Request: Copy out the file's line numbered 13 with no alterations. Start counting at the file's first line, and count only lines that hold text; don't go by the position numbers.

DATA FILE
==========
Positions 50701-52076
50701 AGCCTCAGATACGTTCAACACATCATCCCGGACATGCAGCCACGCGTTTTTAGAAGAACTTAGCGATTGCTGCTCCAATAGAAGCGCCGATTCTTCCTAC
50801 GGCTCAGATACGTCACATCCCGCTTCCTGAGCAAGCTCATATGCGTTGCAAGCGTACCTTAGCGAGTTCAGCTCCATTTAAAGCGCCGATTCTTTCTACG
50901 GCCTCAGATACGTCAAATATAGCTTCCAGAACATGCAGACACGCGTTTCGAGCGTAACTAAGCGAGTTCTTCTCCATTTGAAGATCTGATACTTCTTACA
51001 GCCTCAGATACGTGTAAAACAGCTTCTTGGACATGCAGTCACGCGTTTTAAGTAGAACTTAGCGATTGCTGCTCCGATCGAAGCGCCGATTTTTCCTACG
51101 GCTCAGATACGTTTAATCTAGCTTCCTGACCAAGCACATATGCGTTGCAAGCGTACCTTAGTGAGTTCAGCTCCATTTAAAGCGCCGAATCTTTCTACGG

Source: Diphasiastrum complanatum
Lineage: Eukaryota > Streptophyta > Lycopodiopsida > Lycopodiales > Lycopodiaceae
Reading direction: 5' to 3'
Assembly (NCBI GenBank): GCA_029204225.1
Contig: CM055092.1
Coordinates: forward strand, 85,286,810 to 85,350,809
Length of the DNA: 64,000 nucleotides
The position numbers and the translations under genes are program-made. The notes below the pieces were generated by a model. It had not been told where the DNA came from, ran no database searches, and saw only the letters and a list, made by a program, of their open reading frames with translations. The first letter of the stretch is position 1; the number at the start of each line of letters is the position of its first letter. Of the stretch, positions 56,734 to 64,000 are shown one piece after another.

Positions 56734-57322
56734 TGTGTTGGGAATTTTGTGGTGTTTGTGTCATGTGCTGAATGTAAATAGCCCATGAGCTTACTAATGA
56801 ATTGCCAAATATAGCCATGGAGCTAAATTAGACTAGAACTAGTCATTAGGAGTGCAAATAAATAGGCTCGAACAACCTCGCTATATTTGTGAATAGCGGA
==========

Length of the DNA: 64,000 nucleotides